The Use Of Quotations From Isaiah 52:13-53:12 In The New Testament -- By: Kenneth D. Litwak

Journal: Journal of the Evangelical Theological Society
Volume: JETS 26:4 (Dec 1983)
Article: The Use Of Quotations From Isaiah 52:13-53:12 In The New Testament
Author: Kenneth D. Litwak


The Use Of Quotations From Isaiah 52:13-53:12
In The New Testament

Kenneth D. Litwak*

The question of the use of the OT in the NT requires a many-faceted answer. One cannot give a simple, straightforward reply. The answer depends on the writer, even the specific passage. One writer can use quotations from the same OT passage in different ways in varying contexts. The use of quotations from Isaiah 53 in the NT can be studied in several ways. The citations can be separated according to the hermeneutic behind them, whether it be pesher, midrash or allegory, to name three. Or quotations can be divided between Septuagintal and non-Septuagintal text-forms. A third alternative, adopted here, is to treat quotations from the fourth Servant song according to their function in their NT context.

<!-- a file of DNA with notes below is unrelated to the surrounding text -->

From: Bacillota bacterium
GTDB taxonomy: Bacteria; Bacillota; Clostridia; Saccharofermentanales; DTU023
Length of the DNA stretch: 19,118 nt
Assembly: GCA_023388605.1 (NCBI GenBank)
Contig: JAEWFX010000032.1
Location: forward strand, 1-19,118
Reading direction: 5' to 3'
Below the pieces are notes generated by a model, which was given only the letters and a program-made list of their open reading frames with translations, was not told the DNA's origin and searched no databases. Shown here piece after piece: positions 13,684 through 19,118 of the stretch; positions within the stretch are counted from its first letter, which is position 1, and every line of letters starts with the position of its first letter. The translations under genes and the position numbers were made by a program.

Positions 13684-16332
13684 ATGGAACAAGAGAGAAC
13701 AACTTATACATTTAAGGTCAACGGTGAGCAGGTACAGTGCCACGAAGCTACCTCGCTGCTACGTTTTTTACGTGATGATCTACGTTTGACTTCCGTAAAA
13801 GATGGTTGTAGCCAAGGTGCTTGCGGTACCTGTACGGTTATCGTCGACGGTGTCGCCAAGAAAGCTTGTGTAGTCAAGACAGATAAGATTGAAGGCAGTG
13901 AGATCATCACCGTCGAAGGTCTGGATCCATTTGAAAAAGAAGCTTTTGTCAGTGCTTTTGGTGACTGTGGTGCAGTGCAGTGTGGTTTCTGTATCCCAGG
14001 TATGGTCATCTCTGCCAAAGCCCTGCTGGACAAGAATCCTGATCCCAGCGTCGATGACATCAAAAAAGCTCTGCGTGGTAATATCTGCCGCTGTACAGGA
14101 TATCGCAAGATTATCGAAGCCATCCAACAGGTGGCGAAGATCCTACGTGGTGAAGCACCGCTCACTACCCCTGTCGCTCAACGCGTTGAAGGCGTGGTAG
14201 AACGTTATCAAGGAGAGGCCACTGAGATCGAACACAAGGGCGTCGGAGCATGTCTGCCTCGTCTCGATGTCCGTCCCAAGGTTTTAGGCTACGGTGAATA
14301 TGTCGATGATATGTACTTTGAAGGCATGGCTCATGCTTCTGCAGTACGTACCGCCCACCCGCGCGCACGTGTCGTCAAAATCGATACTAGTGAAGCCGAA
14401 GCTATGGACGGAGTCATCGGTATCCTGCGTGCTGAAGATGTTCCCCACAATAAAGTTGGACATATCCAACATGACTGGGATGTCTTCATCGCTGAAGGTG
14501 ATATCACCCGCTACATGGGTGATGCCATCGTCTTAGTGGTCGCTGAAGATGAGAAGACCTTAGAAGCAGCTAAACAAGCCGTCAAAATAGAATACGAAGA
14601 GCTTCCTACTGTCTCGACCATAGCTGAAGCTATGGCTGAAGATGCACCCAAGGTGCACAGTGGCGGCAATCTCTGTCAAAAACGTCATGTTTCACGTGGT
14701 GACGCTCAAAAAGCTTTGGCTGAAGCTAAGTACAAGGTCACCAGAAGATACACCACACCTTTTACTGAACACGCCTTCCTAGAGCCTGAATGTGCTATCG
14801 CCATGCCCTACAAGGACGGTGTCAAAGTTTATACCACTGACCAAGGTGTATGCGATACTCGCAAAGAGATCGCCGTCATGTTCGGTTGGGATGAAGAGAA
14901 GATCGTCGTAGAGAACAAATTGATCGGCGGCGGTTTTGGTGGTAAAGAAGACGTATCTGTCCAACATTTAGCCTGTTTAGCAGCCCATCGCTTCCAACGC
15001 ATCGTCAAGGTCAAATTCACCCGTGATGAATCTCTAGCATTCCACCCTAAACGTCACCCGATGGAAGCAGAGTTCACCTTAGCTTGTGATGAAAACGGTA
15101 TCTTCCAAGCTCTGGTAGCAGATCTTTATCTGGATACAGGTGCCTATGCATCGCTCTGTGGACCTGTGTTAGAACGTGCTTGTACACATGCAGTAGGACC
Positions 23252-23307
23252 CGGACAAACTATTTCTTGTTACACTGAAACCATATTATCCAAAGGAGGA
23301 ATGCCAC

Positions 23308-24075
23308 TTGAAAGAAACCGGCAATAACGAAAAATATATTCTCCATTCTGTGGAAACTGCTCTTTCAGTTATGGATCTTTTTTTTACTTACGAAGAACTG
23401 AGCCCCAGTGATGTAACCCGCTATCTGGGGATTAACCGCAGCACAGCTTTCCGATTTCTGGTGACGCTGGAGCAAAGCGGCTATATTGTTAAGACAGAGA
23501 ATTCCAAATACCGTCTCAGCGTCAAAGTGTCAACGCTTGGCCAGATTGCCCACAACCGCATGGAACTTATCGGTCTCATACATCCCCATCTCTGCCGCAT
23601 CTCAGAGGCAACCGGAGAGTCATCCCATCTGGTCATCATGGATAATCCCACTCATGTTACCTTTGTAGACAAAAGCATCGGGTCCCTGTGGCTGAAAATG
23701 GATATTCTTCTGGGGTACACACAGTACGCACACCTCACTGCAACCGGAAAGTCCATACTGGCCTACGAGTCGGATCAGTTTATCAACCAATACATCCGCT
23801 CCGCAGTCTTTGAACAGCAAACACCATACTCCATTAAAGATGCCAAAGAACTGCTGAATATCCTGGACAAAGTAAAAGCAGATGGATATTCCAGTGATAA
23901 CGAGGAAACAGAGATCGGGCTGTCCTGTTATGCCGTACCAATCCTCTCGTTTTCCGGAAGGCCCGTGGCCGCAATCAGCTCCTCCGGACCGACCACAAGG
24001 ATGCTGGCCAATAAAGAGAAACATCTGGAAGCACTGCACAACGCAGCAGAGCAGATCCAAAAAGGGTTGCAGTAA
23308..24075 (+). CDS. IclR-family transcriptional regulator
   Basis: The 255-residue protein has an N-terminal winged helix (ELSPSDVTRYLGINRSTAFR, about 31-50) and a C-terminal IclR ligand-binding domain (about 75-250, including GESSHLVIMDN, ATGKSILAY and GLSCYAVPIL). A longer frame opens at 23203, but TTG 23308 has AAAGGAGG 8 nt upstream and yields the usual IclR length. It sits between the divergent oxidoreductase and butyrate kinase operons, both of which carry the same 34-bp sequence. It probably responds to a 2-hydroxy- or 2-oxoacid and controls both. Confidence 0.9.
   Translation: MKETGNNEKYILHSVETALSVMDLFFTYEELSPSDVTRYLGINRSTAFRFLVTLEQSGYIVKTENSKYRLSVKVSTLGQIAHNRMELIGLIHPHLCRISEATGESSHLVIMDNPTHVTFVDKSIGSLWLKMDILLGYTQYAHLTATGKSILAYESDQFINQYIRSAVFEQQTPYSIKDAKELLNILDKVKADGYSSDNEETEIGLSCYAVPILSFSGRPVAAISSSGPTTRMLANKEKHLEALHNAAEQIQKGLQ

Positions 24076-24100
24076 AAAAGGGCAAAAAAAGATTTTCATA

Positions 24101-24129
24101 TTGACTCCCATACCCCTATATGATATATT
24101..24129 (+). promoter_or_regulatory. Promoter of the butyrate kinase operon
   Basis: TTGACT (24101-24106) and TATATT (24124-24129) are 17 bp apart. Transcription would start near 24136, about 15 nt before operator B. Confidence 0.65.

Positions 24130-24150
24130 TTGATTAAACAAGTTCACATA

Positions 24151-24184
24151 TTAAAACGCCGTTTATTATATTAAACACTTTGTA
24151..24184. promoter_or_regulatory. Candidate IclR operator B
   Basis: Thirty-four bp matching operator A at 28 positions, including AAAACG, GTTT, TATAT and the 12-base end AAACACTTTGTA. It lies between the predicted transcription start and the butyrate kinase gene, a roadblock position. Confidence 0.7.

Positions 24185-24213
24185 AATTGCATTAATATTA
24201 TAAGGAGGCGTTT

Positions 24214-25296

Before examining the NT usage of Isaiah 53, it seems appropriate here to expound the understanding of the passage in its original setting assumed in this paper.1 There has been anything but consensus on the identity of the Servant in Isa 52:13–53:12. M.D. Hooker identified the Servant as Israel. The passage is a theodicy, designed to explain and justify Israel’s suffering during the exile.2 Orlinsky, however, argues that the Servant cannot be Israel, for the Servant is innocent and the prophets make it rather clear that Israel was not righteous, either before or after the exile.3

The key to understanding the concept of the Servant, I believe, is corporate personality, first developed fully by H. W. Robinson. The whole community can stand for an individual and vice versa.4 This of course is something of an oversimplification. C. R. North follows Robinson in seeing a fluid concept of the Servant in the Servant songs. The concept moves from collective Israel in Isaiah 42 to an individual in chap. 53.5 Rowley identifies the Servant similarly to North. Unlike North, Rowley sees not only linear development in the concept but oscillation as

*Kenneth Litwak is a computer programmer for Wycliffe Bible Translators in Huntington Beach, California.

well.6 Franz Delitzsch likened the Servant conception in the Songs to a pyramid with Israel at its base and Christ at its apex. North extends the li...

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